In Depth on Cocoa & Spice

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Everyone loves a little sweetness in their life, but Jennifer Mowad has made sweetness her life’s work. Affectionately known as “Cocoa” around town, Mowad is the owner and operator of local confectionary Cocoa & Spice and is one of Cville Pride’s constant supporters. We sat down with her in her new store to talk a little bit about chocolate, Pride, and Cville.

Mowad opened Cocoa & Spice at the start of 2015 after moving to Charlottesville from New Jersey almost a decade prior. She remembers, “I had always wanted to open my own business. I wasn’t quite sure what it was at the time, but I used to make chocolate products for my friends and family during the holidays. I started the business out of my home kitchen and would sell as a vendor on the downtown mall. I would roll a little cart downtown, set up a table and sell some chocolate.” That year, she began vending at City Market, Sprint Pavilion, and the 4th Annual Cville Pride Festival, where she sold rainbow fudge and signature drinking chocolate.

Cocoa & Spice is now moving from a store front Stewart Street to the Downtown Mall. Mowad is transforming the space behind Grit Coffee with the help of her girlfriend. “She’s better at this kind of thing,” Mowad laughs. “She helped pick out the colors, wallpaper, all that.” And it matters that while they’re growing into this space, her business is known to be LGBTQ friendly. “I lived in Philadelphia for 6 years during undergrad and grad school and there they have the ‘Gayborhood’. There’s rainbow flags everywhere and I guess it was during my coming out, and that was always a kind of safe haven for me… Anytime I saw a rainbow flag hanging, I got excited and I felt safe, like, ‘Okay, that’s a business that’s accepting and I want to go there.’ Going into my own business, I wanted to do that same thing.”

So she’s talking the talk, and walking the walk. Mowad tells us, “[Being at Pride] is my way of giving back, or more like paying it forward, for what I experienced when I was younger and still trying to figure out who I was… so for me this is a way for me to represent and say, ‘This is who I am as a business and I want you to know that I support everyone in the community.’ I consider myself and the business to be very warm and welcoming to all of Charlottesville. Pride, to me, it’s love and acceptance and getting to be who you are and just being comfortable.”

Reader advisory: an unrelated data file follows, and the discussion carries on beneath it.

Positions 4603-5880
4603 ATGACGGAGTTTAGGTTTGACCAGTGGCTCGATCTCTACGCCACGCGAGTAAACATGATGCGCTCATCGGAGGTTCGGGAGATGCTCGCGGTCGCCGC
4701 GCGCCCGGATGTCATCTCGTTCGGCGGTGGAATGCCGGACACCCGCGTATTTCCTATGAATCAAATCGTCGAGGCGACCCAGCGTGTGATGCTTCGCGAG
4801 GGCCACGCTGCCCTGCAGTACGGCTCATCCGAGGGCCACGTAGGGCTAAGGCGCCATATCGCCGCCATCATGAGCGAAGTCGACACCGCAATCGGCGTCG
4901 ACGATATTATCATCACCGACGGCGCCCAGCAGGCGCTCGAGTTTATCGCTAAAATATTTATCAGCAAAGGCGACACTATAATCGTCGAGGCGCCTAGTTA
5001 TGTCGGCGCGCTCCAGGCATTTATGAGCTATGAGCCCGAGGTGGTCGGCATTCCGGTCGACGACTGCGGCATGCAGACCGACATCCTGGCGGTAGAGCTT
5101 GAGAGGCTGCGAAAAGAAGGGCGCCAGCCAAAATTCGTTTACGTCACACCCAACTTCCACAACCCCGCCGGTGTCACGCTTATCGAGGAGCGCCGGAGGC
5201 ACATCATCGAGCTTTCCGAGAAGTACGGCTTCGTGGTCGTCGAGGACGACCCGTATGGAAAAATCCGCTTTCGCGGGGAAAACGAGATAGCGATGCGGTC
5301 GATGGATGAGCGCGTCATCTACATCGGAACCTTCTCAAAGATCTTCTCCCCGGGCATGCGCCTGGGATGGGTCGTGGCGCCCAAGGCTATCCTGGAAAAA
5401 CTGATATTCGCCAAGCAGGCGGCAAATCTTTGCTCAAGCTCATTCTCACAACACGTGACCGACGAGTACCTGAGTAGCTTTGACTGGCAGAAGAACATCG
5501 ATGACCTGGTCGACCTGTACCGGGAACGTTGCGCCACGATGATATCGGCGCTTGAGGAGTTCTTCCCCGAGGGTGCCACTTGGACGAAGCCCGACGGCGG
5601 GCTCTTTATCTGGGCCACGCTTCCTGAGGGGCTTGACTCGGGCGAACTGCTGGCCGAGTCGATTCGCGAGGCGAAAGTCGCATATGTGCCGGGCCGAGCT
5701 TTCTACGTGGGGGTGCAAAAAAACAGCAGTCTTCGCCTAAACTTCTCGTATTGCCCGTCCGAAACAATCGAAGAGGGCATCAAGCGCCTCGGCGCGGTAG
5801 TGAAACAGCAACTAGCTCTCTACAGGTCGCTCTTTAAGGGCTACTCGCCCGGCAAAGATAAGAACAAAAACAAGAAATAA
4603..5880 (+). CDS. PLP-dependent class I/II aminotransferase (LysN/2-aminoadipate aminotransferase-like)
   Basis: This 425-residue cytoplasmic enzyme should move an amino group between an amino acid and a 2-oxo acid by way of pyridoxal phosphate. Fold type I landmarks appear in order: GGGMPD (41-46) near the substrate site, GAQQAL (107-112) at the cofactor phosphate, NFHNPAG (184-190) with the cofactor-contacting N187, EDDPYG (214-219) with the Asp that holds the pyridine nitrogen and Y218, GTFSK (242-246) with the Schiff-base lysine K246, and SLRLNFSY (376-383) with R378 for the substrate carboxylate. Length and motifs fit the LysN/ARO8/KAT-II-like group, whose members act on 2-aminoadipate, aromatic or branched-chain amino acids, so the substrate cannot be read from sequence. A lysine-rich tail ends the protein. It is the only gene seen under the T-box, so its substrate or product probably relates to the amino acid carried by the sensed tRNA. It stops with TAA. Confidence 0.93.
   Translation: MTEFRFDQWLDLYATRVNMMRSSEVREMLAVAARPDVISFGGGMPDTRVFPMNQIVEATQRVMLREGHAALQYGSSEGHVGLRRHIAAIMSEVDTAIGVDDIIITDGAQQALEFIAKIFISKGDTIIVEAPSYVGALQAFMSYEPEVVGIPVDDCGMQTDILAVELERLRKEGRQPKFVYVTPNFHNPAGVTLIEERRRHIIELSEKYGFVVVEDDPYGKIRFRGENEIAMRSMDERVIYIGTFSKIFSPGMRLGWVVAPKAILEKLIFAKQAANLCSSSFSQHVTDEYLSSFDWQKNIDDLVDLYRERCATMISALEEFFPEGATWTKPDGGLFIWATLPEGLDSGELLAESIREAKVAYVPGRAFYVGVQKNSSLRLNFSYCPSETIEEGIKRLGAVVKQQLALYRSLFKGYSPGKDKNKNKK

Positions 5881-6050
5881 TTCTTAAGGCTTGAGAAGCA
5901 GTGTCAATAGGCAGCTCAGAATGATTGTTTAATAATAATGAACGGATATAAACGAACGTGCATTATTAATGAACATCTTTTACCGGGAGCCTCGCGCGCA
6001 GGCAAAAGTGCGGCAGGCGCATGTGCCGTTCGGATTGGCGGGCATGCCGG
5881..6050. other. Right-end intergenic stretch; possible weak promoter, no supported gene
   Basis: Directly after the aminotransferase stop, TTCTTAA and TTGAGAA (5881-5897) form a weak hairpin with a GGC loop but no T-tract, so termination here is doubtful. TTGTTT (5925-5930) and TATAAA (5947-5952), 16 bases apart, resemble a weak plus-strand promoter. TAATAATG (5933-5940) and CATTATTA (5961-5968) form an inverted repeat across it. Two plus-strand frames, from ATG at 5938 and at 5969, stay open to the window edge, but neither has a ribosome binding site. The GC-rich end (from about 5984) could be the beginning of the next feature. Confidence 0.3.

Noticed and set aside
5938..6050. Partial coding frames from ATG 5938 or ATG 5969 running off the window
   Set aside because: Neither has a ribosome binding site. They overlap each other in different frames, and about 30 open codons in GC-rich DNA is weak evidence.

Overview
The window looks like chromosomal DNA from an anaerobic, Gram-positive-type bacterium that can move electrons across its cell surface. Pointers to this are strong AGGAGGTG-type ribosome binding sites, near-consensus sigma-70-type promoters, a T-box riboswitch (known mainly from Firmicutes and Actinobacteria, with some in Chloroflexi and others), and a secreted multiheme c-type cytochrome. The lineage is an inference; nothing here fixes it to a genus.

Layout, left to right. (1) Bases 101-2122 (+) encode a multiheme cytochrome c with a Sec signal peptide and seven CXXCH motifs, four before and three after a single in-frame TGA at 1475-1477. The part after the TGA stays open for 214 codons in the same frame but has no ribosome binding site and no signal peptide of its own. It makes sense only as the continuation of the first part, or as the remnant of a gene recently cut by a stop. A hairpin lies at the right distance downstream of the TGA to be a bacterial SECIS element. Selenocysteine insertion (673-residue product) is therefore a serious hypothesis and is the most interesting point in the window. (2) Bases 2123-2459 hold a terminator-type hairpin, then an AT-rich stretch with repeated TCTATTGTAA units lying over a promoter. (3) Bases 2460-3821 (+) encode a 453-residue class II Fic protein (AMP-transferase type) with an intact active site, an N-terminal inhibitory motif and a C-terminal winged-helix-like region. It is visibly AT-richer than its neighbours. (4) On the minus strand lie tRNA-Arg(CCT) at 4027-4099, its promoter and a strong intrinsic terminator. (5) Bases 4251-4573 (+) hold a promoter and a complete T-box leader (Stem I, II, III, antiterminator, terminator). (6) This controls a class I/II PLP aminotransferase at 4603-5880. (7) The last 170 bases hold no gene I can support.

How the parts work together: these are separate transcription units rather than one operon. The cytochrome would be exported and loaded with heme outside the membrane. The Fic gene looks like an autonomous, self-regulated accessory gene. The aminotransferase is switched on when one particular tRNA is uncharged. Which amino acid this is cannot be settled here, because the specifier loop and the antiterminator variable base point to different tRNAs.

As we chat about our home city, Mowad mentions that it’s not just the local LGBTQ community she loves, it’s the town at large. “The Charlottesville community is three things- supportive, caring, and involved. Through this whole process, people are constantly checking in. They’ll walk by and knock on the window and give me a thumbs up, whether I know them or not. They’re just very involved in this whole process, whether it’s liking a post online or telling me about some chocolate I should check out or just giving feedback about what I’ve done here.”

So what’s next for Cocoa & Spice? “This is it!” She looks pointedly around the mostly empty storefront, with its paint and drip sheets. “This is a huge step for me to move here… The Pride festival has been a marker, like ‘soft-opening by Pride”. In this space, I want to do more with events, other local vendors and non-profits.” She mentions bringing in a pinball machine that belongs to the Charlottesville Derby Dames (of which she is the bench manager) and will have some classes and demonstrations in chocolate making.

The last things Mowad wanted anyone reading this to know- “Not many people know, but Lisa [Green, Pride Festival Director] actually gave me the nickname Cocoa. I mean, the business name is Cocoa & Spice, but during that first festival she was like ‘I’m gonna call you Cocoa’… I love having that little connection with her and with Pride”.

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